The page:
A misspecified model would show a systematic trend, such as a quadratic effect that might need to be included in the model.
 Heteroscedasticity often appears as a “fanshaped” plot in which the size of the residuals tend to be small on one side of the plot and large on the other.
 Correlated errors show up as a sequence of consecutive high or low values, rather than a “random scatter” of points.
 The middleleft and bottomleft graphs indicate whether the residuals are normally distributed. The middle plot is a normal quantilequantile plot. The bottom plot is a histogram of the residuals overlaid with a normal curve. Both these graphs indicate that the residuals are normally distributed. This is evidence that you can trust the pvalues for significance and the confidence intervals for the parameters.
In summary, I wrote this article to addresses two points:
 To dispel the myth that variables in a regression need to be normal. They do not. However, you should check whether the residuals of the model are approximately normal because normality is important for the accuracy of the inferential portions of linear regression such as confidence intervals and hypothesis tests for parameters. (A colleague mentioned to me that standard errors and hypothesis tests tend to be robust to this assumption, so a modest departure from normality is often acceptable.)
 To show that the SAS regression procedures automatically provide many graphical diagnostic plots that you can use to assess the fit of the model and check some assumptions for least squares regression. In particular, you can use the plots to check the independence of errors, the constant variance of errors, and the normality of errors.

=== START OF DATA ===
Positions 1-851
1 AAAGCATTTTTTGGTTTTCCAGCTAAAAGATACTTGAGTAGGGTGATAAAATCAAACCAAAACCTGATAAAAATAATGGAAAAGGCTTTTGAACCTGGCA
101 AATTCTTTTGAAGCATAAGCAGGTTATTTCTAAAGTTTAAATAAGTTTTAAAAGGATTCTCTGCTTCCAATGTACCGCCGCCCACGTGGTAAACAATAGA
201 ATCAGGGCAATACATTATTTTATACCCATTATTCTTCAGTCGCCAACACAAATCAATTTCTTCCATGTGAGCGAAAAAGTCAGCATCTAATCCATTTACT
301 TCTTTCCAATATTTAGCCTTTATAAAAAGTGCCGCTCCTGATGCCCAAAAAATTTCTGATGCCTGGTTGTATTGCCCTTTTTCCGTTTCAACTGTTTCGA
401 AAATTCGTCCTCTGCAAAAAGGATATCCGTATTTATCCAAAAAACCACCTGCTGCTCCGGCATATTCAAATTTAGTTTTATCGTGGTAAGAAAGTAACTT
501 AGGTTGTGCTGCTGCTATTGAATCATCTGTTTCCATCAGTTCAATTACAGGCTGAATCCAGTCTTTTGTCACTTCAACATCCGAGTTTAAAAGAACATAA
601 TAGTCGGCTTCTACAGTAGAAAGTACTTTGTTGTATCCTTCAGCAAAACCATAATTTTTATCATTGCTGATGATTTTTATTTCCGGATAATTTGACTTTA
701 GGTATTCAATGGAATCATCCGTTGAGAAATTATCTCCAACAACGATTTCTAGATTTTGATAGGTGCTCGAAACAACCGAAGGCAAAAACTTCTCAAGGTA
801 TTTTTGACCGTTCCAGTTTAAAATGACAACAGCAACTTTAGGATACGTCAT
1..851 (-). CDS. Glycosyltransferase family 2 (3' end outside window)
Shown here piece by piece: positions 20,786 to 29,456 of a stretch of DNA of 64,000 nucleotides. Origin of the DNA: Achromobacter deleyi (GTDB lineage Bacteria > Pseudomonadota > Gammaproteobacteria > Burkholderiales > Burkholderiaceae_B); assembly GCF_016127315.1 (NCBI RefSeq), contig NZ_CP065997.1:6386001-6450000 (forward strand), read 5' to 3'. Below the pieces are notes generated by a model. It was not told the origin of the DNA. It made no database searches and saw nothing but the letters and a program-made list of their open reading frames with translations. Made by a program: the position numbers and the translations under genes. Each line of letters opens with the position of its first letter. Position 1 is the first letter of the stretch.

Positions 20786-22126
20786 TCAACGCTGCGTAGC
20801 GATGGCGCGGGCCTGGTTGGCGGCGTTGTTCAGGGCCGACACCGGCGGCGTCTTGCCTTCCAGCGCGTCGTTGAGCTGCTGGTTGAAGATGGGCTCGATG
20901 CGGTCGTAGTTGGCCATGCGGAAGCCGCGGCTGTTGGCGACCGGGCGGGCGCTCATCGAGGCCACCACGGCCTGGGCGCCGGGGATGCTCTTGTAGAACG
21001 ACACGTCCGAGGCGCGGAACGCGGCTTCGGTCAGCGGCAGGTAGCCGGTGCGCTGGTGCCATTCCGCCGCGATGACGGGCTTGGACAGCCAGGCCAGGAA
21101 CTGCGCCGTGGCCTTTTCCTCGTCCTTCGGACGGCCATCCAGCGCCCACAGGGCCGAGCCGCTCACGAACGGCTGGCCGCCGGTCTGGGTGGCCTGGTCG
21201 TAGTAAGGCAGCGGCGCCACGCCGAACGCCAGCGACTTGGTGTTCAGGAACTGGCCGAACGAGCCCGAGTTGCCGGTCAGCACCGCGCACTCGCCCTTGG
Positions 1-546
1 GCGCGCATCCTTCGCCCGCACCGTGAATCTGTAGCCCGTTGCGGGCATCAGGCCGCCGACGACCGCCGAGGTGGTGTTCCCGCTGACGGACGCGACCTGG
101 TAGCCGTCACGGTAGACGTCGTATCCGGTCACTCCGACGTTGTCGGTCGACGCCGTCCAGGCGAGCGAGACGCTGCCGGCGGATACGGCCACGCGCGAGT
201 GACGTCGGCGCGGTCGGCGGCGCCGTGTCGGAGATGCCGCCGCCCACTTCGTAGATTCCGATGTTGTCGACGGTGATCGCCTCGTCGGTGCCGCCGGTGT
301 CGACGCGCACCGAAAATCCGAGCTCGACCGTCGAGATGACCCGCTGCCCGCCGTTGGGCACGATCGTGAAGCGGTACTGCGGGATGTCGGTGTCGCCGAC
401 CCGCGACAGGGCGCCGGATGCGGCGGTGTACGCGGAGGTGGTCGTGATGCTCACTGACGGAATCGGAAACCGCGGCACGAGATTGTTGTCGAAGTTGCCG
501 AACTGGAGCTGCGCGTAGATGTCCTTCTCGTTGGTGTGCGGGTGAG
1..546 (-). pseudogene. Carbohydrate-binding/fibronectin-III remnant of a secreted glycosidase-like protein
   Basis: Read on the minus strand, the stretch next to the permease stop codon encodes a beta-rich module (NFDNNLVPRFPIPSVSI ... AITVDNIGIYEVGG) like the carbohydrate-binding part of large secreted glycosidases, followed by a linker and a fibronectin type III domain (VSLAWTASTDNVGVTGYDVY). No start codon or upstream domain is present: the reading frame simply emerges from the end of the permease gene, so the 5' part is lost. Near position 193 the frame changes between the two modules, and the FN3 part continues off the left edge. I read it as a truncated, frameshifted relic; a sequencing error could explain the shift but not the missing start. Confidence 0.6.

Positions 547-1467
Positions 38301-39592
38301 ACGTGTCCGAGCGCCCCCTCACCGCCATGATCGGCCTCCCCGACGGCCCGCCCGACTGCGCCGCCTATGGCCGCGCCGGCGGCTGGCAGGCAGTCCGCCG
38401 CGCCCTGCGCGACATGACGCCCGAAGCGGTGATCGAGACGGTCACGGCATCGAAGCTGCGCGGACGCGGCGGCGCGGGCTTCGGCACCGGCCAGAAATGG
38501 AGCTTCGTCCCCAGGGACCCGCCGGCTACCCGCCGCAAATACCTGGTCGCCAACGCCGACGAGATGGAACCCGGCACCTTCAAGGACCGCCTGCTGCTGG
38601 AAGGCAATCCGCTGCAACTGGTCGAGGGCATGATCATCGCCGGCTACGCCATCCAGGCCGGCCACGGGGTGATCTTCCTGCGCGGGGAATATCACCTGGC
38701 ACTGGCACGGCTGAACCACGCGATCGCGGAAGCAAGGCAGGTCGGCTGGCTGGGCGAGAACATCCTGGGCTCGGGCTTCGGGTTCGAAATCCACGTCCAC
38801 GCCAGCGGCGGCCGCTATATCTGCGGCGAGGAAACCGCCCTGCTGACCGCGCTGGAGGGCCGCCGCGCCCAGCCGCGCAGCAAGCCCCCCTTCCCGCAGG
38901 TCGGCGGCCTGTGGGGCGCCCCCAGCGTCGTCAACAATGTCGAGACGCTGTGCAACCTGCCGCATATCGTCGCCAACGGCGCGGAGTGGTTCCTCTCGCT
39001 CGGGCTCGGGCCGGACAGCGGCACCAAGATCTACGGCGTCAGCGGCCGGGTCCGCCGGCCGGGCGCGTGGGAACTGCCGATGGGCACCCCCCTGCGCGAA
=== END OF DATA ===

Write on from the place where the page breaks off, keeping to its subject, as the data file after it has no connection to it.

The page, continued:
References
There have been many excellent books and papers that describe the various assumptions of linear regression. I don’t feel a need to rehash what has already been written, In addition to the
Wikipedia article about ordinary linear regression, I recommend the following:

Frost, J. (2018), “7 Classical Assumptions of Ordinary Least Squares (OLS) Linear Regression,”
Statistics By Jim blog. Accessed 19Aug2018. This is a nice overview and summary of the assumptions and why they matter.  Williams, M., Grajales, C., and Kurkiewicz, D. (2013), “Assumptions of Multiple Regression: Correcting Two Misconceptions,” Practical Assessment, Research & Evaluation, 18(11). This discusses two common misconceptions and summarizes the assumptions.
The post On the assumptions (and misconceptions) of linear regression appeared first on The DO Loop.
This post was kindly contributed by The DO Loop  go there to comment and to read the full post.